The president of Western Colorado University in Gunnison will remain in his position despite a majority of the faculty calling for his firing, according to a statement from the school's board of trustees.
On Jan. 7, the day after the attack on the U.S. Capitol building, Greg Salsbury wrote a message to all staff, titled “Voice Against Violence,” in which he condemned the violent attempt to overturn then President-elect Joe Biden’s electoral win over Donald Trump.
But after denouncing the Capitol attack “in the strongest of terms,” Salsbury’s message appeared to turn to the social justice protests of 2020.
In part, Salsbury wrote, “Over the last year, rioting, burning, looting, and violence have emerged from protests across our country – resulting in seemingly endless confrontations, destruction of entire cities, properties, serious injuries, the public’s overall sense of security, and deaths.”
Many faculty members inferred this as a direct comparison between the Capitol riot -- which resulted in six deaths and included people chanting in support of killing Vice President Mike Pence and Speaker of the House Nancy Pelosi -- and protests against the killing of unarmed people of color by police, most notably George Floyd in Minneapolis.
In response to Salsbury’s message, the university’s faculty senate on Feb. 22 submitted a statement requesting new leadership at the college to a faculty-wide referendum. The request won support from 56 percent of the faculty members approved to vote.
Faculty members took particular issue with Salsbury’s assertion in his Jan. 7 message that the 2020 social justice protests resulted in the “destruction of entire cities,” saying that while the protests caused millions of dollars in property damage, the contention that entire cities were destroyed was false and indicative of the perceived leadership deficiency that led them to call for his ouster.
The faculty senate’s statement acknowledged Salsbury’s contributions to the university since assuming leadership in 2014, but accused him of being “deficient” in his leadership on social issues in general and race relations in particular, saying the president lacked “a strong understanding of and commitment to Diversity, Equity, Inclusion, and Internationalization (DEII) work at Western” and had demonstrated an “inability to put personal views aside in order to represent the University’s values.”
The statement also referenced a 2016 letter from Salsbury to The Chronicle of Higher Education, in which the president wondered if acceptance of students’ self-identification of gender would begin a slippery slope that would lead to schools being required to accept self-identifications of race as well –- the implication being that some students might attempt to gain acceptance by lying about their ethnic backgrounds.
The decision to retain or fire Salsbury rested with the board of trustees, which voted in support of the president in a public meeting Tuesday night.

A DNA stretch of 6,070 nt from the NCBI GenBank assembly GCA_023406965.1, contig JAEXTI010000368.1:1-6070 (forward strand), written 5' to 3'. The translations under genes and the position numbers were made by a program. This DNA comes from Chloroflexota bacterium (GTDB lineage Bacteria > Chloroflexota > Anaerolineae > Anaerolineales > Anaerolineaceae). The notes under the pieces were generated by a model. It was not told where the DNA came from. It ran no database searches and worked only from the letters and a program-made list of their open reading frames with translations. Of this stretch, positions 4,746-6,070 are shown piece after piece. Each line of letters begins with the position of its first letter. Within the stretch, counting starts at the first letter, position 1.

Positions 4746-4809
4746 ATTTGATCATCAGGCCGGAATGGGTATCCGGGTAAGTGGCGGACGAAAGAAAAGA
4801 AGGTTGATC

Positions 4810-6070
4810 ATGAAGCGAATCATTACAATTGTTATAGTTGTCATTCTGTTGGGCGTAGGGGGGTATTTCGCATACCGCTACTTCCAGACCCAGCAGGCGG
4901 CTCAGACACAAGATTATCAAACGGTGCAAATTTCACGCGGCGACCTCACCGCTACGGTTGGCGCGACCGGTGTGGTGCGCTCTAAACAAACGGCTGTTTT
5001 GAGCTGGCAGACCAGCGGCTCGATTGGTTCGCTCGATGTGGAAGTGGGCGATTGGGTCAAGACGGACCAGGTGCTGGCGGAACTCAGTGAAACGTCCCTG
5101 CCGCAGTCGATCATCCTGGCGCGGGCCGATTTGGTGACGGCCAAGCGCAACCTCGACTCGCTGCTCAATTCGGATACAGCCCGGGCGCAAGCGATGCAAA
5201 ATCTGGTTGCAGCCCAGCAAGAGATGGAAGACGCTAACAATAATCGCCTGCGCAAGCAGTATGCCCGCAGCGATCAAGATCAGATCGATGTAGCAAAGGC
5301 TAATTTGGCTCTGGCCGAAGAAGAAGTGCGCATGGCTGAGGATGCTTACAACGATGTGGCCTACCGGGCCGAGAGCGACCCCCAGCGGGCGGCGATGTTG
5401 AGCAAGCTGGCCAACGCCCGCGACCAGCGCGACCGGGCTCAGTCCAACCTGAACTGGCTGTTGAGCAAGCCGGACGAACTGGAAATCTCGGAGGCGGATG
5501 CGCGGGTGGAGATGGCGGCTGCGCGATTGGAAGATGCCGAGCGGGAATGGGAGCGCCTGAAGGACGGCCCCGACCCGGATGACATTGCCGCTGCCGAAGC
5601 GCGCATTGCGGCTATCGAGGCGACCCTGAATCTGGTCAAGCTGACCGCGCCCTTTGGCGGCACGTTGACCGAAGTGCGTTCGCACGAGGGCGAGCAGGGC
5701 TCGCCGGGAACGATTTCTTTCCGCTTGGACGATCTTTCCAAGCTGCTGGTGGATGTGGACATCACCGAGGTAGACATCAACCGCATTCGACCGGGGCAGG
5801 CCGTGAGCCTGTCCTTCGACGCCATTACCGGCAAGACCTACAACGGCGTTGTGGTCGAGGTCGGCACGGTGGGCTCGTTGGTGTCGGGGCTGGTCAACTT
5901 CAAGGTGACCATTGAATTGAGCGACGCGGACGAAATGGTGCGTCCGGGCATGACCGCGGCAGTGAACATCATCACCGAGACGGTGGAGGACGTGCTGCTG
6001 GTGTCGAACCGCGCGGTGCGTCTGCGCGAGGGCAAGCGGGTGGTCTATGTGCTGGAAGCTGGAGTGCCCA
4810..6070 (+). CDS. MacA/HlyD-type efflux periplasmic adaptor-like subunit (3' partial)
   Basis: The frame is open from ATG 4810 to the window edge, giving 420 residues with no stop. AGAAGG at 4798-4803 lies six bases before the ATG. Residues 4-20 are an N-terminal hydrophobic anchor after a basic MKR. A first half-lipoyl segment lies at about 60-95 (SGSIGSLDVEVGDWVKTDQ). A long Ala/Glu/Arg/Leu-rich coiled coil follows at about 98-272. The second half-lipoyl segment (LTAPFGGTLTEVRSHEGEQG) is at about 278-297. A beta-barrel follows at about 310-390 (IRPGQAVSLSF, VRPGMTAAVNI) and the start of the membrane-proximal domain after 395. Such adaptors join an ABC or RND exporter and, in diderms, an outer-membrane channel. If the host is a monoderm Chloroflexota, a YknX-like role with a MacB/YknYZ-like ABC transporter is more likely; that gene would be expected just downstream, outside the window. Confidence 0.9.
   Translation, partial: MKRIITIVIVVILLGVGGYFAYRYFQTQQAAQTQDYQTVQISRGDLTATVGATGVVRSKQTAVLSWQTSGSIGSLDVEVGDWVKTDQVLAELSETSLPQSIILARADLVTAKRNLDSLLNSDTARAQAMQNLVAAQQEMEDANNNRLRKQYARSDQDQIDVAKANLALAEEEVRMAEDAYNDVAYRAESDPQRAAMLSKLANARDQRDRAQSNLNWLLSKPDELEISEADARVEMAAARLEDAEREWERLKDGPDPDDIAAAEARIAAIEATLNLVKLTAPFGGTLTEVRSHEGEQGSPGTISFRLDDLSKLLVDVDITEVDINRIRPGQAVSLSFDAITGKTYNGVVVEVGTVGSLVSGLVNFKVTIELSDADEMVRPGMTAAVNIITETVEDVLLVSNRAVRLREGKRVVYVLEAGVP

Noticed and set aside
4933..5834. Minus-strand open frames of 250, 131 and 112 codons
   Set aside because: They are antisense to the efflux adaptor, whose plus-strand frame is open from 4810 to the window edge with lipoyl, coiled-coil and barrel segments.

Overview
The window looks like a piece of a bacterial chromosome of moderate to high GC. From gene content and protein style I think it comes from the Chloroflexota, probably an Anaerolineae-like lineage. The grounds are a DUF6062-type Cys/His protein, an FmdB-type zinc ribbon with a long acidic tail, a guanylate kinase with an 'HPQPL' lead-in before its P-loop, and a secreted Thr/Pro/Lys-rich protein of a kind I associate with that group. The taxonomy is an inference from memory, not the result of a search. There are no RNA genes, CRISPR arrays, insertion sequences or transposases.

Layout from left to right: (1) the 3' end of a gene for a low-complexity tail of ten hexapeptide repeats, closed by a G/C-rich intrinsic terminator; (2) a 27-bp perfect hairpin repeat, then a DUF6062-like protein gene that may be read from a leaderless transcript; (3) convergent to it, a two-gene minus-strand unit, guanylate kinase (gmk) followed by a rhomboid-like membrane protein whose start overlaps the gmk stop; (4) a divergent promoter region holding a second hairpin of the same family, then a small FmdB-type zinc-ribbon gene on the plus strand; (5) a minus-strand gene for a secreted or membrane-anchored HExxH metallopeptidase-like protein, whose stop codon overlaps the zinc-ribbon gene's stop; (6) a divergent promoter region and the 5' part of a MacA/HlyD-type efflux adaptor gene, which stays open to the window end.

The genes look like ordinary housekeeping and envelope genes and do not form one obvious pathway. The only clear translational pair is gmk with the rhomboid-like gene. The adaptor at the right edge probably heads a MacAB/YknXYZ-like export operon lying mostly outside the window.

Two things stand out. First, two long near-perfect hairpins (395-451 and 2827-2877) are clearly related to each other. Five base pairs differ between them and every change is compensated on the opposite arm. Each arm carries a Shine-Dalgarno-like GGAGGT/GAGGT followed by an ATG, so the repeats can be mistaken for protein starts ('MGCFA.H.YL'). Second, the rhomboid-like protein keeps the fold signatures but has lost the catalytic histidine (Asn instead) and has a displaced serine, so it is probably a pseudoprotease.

“I wasn’t surprised, but I was pleased," Salsbury said about the board's decision to retain him.
Salsbury on Thursday told the Gazette that while he wishes he had used different phraseology in certain parts of his message, he stands by the intent of his statement.
“The goal of my statement was to give full-throated support for the 1st Amendment while simultaneously condemning any use of violence in that process, which I don’t think has a place in a free and civilized society,” he said. “My hope was that, in a year that was rocked by violence, discontent, and the coronavirus, this would be a universally shared belief behind which people could rally.”
He said he was not comparing social justice protests with an attack on the capitol, but was issuing an across-the-board denunciation of the violence involved in each case.
“I would hope that we could all agree that such violence is equally bad,” he said.
The level of backlash from faculty members came as a surprise, Salsbury said.
He took issue with the contention that he lacked a commitment to diversity, pointing to the university’s increased enrollment of minority students during his tenure.
“We have escalated that quite significantly during my tenure,” he said, adding he has spearheaded an increased recruitment effort in the Front Range, where more diverse communities reside. “Our diverse student enrollment growth, by percentage, has been among the highest -- and sometimes the highest -- in the state.”
From 2013 to 2019, Western saw a 45% increase in degree-seeking minority enrollment, and the minority graduation rate rose 26 points to 47%, according to a university spokeswoman.
Salsbury said minority retention rates have also increased during his tenure at the university. He credited the school’s Epic Mentors Program and its multicultural center for creating a welcoming environment in which young people of color can pursue their education.
He stood by the sentiments expressed in his letter to the Chronicle of Higher Education, saying he was not condemning the acceptance of students who self-identify as a gender (or race) other than the one they were born with; he was simply wondering if such acceptance might lead to students falsifying certain parts of their applications.
Salsbury said he hopes the controversy will lead to opening communication channels between himself and university stakeholders, and that some of that dialogue has already begun to take place. In recent weeks he has met with many faculty members, including some of his more outspoken critics, he said.
“There has been some constructive dialogue, I think,” he said. “I’m not saying I’ve reversed anyone’s opinions yet, but we’re having conversations, they seem to be going well, and I’m hopeful they will continue.”